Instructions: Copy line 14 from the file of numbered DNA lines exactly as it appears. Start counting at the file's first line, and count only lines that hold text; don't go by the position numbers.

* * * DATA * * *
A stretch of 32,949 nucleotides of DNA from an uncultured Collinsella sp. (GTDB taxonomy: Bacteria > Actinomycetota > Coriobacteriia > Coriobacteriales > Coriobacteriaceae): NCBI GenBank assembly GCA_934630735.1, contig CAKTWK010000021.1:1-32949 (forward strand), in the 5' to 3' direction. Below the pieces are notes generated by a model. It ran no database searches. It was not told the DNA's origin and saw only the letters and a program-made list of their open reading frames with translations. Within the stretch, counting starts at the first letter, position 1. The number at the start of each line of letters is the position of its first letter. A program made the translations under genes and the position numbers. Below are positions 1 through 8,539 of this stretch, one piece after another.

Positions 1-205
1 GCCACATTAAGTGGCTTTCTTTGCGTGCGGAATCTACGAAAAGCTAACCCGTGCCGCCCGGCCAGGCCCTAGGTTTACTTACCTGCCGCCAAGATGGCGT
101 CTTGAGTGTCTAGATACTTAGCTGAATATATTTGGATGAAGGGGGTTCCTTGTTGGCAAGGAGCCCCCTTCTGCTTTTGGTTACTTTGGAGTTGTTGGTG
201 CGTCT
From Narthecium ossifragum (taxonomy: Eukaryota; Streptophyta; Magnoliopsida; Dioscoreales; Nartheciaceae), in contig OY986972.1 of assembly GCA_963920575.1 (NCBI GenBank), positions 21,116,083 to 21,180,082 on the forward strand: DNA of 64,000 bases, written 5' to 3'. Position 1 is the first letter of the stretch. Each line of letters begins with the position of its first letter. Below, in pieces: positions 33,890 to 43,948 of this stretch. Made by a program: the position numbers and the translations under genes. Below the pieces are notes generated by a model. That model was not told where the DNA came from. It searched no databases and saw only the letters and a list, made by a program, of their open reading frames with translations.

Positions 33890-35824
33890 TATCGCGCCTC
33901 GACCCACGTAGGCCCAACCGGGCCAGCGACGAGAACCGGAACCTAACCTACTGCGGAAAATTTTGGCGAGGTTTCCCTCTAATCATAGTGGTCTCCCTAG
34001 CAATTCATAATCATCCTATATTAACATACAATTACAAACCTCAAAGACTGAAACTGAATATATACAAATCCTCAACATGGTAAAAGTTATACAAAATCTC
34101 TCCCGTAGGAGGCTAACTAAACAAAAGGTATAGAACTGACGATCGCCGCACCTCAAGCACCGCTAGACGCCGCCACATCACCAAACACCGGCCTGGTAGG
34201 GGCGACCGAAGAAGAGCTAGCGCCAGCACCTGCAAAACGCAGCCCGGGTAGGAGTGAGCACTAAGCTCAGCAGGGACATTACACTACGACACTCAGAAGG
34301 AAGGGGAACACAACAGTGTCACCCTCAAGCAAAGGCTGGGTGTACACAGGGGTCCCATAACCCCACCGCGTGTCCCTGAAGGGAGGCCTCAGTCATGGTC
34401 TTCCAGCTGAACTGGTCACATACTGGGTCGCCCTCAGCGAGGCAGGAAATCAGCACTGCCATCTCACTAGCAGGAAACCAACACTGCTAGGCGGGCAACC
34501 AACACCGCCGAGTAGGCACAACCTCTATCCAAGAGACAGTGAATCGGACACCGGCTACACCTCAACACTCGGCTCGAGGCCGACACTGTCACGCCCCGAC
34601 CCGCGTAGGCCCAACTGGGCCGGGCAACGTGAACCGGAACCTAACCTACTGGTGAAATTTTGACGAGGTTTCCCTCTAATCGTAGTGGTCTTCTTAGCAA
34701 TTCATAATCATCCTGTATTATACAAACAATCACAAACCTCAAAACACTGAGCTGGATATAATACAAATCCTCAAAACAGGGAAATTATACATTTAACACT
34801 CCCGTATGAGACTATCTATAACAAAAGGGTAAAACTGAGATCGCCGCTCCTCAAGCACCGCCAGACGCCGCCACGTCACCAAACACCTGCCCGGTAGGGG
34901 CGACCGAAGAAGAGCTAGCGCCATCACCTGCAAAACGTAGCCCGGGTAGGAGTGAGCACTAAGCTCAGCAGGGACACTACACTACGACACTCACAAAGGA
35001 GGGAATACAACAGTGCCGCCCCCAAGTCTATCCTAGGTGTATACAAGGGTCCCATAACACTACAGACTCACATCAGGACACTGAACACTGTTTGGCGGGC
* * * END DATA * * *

34401 TTCCAGCTGAACTGGTCACATACTGGGTCGCCCTCAGCGAGGCAGGAAATCAGCACTGCCATCTCACTAGCAGGAAACCAACACTGCTAGGCGGGCAACC